life after angioplasty, Washington, DC, USA, December 9, 2010

• Hi, My dad had an heart attack a week ago,his condition says 80% blockage in right artery and 75% blockage in left artery. Dr suggested for stent or by-pass (open heart). Now we are not able to make up our mind which is better in terms of long life. Could you please suggest and tell the pros and cons of both. Thanks
Aditi, Delhi, India, October 12, 2010

• BJ in Colorado -- the guidelines for "door-to-balloon time" are for revascularization (opening up the culprit artery) within 90 minutes of presentation at the hospital. Why the delay in your husband's diagnosis or treatment occurred we cannot say. Hospitals that perform emergency angioplasty to stop heart attacks normally have protocols that include things like the cardiologists on call must live within a short commute to the hospital (e.g. 15 min) and that all systems in the hospital are in place to deliver these therapies quickly and successfully. The American College of Cardiology and other organizations have been very active in promoting these guidelines and have achieved good results. Unfortunately not all hospitals are so equipped.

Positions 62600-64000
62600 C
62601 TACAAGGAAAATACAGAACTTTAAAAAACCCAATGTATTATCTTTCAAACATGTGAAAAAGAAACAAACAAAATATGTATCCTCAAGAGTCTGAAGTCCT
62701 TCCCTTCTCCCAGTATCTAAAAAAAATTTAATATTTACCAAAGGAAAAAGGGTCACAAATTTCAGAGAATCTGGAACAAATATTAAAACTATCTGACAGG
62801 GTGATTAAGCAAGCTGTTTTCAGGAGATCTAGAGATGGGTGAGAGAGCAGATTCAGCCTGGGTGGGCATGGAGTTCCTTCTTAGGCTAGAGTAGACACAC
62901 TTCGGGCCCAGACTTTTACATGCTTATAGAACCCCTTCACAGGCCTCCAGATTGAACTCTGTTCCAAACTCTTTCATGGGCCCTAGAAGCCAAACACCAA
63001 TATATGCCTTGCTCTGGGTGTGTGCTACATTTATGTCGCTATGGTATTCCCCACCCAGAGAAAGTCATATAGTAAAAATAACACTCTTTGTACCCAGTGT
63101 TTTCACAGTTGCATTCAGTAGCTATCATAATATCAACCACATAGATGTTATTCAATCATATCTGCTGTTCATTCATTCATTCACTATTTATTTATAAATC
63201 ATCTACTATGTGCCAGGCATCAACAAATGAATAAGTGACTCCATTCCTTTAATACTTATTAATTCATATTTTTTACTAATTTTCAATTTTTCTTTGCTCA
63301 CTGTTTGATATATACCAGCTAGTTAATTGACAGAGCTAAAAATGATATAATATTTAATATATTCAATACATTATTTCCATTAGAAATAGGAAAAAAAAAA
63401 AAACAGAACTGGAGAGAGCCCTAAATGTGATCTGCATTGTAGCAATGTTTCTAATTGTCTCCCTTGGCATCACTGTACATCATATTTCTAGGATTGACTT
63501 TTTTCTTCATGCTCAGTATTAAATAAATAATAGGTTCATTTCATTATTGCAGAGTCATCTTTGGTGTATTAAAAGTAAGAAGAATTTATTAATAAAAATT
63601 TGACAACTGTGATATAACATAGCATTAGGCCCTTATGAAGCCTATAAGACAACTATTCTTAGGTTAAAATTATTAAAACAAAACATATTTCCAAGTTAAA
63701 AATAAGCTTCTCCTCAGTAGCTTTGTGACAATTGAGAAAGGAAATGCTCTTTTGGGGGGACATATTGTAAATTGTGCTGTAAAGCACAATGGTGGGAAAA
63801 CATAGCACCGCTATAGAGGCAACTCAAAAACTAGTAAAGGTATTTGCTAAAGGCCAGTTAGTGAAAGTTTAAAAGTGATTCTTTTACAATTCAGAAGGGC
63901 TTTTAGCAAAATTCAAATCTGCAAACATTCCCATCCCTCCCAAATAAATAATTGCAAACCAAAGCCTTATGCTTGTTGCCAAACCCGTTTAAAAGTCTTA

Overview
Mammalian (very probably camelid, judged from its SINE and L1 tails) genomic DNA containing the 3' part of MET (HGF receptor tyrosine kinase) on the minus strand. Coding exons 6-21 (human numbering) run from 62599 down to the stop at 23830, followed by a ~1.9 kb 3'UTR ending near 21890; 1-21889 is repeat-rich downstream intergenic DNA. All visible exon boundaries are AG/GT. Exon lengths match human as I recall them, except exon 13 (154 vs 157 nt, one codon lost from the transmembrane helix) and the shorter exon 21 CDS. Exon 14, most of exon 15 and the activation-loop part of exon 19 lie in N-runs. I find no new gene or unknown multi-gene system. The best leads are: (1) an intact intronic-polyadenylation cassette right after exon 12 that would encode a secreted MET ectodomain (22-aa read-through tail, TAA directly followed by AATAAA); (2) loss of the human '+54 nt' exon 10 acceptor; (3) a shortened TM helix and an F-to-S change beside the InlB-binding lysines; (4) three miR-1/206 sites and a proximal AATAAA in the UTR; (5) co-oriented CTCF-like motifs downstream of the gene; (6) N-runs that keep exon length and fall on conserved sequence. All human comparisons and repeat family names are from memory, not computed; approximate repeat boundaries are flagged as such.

Angioplasty.Org Staff, Angioplasty.Org, October 10, 2010

• husband had angina at 4:30pm,sept 16, first clinic not equipped for total heart care. airlifted to another hospital,arrived there about 8pm. blood test showed troponin level at 5.1 at about midnight, increased to9.1 at 3:30 am,topped off at 15.8 by 6:55am sept17. cath and angioplasty not performed until 11am on the 17th. ekg was done on arrival but we understand that he could have had an MI early on the 17th, was the cath and angioplasty done too many hours after the troponin levels remained high? Also, IV nitro was given around 5pm with the onset of chest pain on the16th at the first clinic and given continuously through early in the morning the next day,was this too long? My concern is, should he have had a MI in the hospital, with the troponin levels consistently high, or could this have been prevented with much earlier intervention at the second hospital? Cardiologist was on call, but as far as I know never showed up, no doctor talked to us until 11am the next day, right before the angioplasty, when a DES stent was inserted. please respond
BJ , Fort Collins, Colorado, USA, October 5, 2010

• Bharath -- it's impossible to answer this question long-distance and without access to her medical information. We're most sorry for your loss. Stroke can be of two types: hemorrhagic, where the blood vessel bursts, and more commonly, ischemic stroke, where a blood vessel to the brain gets blocked. The ischemic stroke is like a "heart attack" of the brain and is caused by the same disease process: atherosclerosis. A CT of the brain can tell the difference between these two -- very important because the treatments are the opposite: for example, giving drugs to dissolve the blockage or clot will make a hemorrhagic stroke worse.
Angioplasty.Org Staff, Angioplasty.Org, September 30, 2010